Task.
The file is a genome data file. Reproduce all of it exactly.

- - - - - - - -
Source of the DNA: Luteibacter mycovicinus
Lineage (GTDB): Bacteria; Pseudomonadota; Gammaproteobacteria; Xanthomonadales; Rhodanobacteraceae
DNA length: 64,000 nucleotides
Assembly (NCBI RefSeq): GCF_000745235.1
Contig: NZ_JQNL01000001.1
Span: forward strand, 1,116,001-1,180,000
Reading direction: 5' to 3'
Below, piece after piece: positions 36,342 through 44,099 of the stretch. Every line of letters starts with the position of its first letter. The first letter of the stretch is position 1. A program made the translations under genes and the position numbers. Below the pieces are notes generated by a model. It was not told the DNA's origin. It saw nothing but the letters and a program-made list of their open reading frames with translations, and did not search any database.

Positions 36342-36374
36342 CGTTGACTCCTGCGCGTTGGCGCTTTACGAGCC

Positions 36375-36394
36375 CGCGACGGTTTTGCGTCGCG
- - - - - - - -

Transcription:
Source of the DNA: Luteibacter mycovicinus
Lineage (GTDB): Bacteria; Pseudomonadota; Gammaproteobacteria; Xanthomonadales; Rhodanobacteraceae
DNA length: 64,000 nucleotides
Assembly (NCBI RefSeq): GCF_000745235.1
Contig: NZ_JQNL01000001.1
Span: forward strand, 1,116,001-1,180,000
Reading direction: 5' to 3'
Below, piece after piece: positions 36,342 through 44,099 of the stretch. Every line of letters starts with the position of its first letter. The first letter of the stretch is position 1. A program made the translations under genes and the position numbers. Below the pieces are notes generated by a model. It was not told the DNA's origin. It saw nothing but the letters and a program-made list of their open reading frames with translations, and did not search any database.

Positions 36342-36374
36342 CGTTGACTCCTGCGCGTTGGCGCTTTACGAGCC

Positions 36375-36394
36375 CGCGACGGTTTTGCGTCGCG